Post-colonialism is now a required course for most cultural studies programs. History is no longer taught solely from the perspective of the winners. But museums have been slow to adapt. While ancient Greek and Roman objects are clearly treated as art, many museums have been reticent to view Native American expressions of creativity as artwork rather than anthropological artifacts. Native American art have often been side-lined into special collections and museums, or even housed in Natural History Museums. In many places, the cultural heritage of Native Americans has institutionally been denied the label “art”.
Until now, The Metropolitan Museum of Art in New York has operated under a similar discriminatory curatorial principle. Visitors looking to see Native American art have been disappointed to find it excluded from the museum’s American Wing, which is its rightful geographical context. Instead, one would find it lumped together with other indigenous art from Africa and Oceania. Last week the museum announced that this is about to change. For the first time in its 147-year history, Native American art will share space with recognized American masterpieces by, for instance, John Singer Sargent. The integration was made possible – both materially and conceptually – by a donation from the art collecting couple Charles and Valerie Diker who says “ We always felt that what we were collecting was American art. And we always felt very strongly that it should be shown in that context.”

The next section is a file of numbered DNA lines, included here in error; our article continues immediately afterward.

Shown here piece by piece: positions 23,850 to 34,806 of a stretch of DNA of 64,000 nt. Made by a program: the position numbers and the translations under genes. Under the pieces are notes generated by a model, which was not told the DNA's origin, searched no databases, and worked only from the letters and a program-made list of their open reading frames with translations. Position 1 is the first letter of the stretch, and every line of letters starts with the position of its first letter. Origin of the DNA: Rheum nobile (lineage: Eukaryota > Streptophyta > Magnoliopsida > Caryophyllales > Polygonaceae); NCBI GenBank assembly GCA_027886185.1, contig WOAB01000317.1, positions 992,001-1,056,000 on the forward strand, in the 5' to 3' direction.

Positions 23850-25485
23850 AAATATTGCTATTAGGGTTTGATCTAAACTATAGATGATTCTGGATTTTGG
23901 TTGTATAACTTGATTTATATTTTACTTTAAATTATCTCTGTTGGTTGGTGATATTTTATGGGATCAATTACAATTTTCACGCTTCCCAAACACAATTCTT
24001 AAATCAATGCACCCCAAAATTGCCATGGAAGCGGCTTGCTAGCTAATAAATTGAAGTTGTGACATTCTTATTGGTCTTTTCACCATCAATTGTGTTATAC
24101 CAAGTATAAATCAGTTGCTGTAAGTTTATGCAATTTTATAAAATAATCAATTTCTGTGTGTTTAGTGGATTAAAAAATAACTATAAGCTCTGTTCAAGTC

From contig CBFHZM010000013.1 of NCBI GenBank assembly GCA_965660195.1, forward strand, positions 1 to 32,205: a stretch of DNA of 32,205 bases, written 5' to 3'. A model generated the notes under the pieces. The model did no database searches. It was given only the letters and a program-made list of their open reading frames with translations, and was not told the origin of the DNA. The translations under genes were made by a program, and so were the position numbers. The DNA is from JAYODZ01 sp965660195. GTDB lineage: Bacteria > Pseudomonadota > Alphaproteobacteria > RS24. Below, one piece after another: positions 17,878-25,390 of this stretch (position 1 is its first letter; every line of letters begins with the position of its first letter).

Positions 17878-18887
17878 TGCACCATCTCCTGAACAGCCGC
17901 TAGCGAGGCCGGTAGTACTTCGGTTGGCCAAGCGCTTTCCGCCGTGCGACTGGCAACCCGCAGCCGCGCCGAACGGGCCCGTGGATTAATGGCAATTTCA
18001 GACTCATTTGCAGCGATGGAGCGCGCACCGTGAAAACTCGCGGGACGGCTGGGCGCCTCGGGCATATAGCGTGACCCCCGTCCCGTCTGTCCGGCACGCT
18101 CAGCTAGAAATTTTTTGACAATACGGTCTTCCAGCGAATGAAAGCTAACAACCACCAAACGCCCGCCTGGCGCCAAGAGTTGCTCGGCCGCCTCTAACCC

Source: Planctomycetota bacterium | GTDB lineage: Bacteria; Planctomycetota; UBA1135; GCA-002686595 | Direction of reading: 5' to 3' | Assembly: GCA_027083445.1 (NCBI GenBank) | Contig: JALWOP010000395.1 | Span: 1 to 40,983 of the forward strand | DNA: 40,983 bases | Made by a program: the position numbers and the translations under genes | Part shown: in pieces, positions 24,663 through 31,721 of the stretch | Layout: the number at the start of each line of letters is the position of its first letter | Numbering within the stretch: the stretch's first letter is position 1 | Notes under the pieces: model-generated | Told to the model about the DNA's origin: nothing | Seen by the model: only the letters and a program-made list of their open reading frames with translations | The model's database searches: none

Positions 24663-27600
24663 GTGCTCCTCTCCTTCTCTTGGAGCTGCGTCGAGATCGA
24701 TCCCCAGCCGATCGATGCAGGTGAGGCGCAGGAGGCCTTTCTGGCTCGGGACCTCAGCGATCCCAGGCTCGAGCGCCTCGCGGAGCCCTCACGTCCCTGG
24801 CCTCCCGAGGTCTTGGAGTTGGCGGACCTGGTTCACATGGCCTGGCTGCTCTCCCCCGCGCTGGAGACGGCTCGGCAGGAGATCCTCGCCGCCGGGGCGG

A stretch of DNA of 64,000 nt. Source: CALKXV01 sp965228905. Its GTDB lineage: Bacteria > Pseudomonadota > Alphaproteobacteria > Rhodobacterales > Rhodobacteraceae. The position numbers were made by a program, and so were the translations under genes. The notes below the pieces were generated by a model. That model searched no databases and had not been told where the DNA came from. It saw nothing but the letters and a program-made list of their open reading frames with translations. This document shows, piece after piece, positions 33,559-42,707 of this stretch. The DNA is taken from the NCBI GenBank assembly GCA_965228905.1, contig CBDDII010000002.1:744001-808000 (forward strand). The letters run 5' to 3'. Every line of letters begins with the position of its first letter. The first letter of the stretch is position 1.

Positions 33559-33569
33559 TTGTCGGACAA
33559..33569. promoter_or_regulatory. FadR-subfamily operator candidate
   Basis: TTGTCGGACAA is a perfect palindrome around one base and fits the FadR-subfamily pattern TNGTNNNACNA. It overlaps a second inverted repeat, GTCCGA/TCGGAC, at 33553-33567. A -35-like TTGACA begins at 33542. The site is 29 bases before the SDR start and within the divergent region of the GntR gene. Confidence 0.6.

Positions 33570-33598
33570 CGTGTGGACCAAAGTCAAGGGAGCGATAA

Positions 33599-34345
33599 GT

The collection consists of 91 promised artworks from the Dikers. They will debut at the Met in an exhibition set to open 2018. According to Carrie Rebora Barratt, deputy director for collections and administration, the donation and exhibition “marks a turning point in the narratives presented within the American Wing.”